Geoff Brown mentioned George Lovenberry a regular writer of lengthy articles that featured in the 1970s.
I came across an article by GA Lovenberry from December 1974 on cricket games he had seen between the wars. In a time of gloom, both climatically and in terms of a sport engulfed in scandal its time to wallow in nostalgia of a less complicated time. One of the first games that George saw was a “ Roses” match played at Old Trafford in 1929. That match featured the wily Wilfred Rhodes then in his 50s and fellow Yorkshireman Emmot Robinson. The later was something of a character loud engaging in jokey asides with the crowds.
Lovenberry also saw the Australians play England in the 1st Ashes Test at Nottingham the following year. He was present when the English batsman Sutcliffe was controversially given out. Bradman stepped over the boundary to take a catch. The crowd saw it but not the umpire who lifted his finger. The crowd signalled their disapproval but still had to go. Sutcliffe did not argue.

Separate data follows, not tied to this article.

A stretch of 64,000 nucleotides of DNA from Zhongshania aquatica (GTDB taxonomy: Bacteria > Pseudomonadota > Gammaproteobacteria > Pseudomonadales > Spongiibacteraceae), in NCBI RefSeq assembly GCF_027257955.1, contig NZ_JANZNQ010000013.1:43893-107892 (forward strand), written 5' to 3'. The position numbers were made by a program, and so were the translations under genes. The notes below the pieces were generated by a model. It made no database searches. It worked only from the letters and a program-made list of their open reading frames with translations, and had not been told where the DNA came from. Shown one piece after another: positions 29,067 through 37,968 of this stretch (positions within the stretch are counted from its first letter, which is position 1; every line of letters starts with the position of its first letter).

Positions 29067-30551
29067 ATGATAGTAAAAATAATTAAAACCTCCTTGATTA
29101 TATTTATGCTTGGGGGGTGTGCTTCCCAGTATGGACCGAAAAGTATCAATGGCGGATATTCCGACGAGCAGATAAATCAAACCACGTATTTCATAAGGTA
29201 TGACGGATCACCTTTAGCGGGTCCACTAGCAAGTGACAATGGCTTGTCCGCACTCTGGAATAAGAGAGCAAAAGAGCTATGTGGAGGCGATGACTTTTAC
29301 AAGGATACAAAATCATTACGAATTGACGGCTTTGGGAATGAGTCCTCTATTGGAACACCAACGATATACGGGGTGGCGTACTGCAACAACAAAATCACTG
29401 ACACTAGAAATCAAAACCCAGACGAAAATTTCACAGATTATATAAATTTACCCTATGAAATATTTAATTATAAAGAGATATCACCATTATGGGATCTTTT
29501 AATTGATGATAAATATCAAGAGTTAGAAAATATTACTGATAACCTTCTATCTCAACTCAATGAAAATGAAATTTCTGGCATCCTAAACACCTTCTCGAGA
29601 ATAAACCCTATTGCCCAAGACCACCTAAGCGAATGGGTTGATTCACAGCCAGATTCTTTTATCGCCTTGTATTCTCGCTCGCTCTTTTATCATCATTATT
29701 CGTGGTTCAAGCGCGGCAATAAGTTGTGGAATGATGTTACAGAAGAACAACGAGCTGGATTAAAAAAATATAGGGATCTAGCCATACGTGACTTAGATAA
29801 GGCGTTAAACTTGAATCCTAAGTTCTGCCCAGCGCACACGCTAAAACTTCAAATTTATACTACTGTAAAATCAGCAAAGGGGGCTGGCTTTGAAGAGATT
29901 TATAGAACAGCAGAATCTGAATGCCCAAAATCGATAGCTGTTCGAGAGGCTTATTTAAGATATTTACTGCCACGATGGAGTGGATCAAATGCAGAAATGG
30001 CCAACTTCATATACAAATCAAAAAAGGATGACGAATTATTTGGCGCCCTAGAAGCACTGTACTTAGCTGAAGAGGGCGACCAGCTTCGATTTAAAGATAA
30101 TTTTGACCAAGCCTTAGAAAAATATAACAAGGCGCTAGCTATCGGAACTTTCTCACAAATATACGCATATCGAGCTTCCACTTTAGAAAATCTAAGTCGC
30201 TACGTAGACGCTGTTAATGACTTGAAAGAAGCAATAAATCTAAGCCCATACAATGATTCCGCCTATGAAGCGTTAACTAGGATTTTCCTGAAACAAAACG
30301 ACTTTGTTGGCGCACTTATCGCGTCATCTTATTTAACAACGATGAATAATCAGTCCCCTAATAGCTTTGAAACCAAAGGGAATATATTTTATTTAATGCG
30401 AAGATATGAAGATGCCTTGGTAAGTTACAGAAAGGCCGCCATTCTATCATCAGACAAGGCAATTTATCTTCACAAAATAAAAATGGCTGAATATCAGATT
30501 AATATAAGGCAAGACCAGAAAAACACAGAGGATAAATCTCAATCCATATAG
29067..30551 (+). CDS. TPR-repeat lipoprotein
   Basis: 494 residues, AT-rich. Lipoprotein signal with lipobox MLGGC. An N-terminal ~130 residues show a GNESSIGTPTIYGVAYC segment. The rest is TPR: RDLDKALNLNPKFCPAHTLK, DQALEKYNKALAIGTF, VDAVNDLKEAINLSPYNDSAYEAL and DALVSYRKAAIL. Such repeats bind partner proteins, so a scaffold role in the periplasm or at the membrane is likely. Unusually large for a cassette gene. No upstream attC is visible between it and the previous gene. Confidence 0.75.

If George was appalled with the antics of cricketeers in the 70s what would he have thought of the betting scandal that infected many including the Essex bowler Westfield recently?
An inkling can be assumed by his description of the Indian Duleepsinghi being caught at a match he saw at Hastings. “ Not for him to stand there under false pretence of the umpire making a mistake. He knew he was out”
George knew that gamesmanship was not approved at any level. He witnessed a local game when a batsman was reluctant to walk. The umpire was unimpressed. “Thay cast sling thee ‘ook. Its no use standin there so nar goo”
My own favourite story of integrity concerns Lancastrian Ernest Tyldesley a player that GA knew. He took a catch during an Ashes match and the Australian began to trudge toward the pavilion. Tyldesley threw the ball back saying it had bounced before getting to him and the batsman went back to the crease. Later the writer Neville Cardus congratulated Tyldesley on his honesty. He replied “Westhoughton Methodist Sunday School, tha knowst”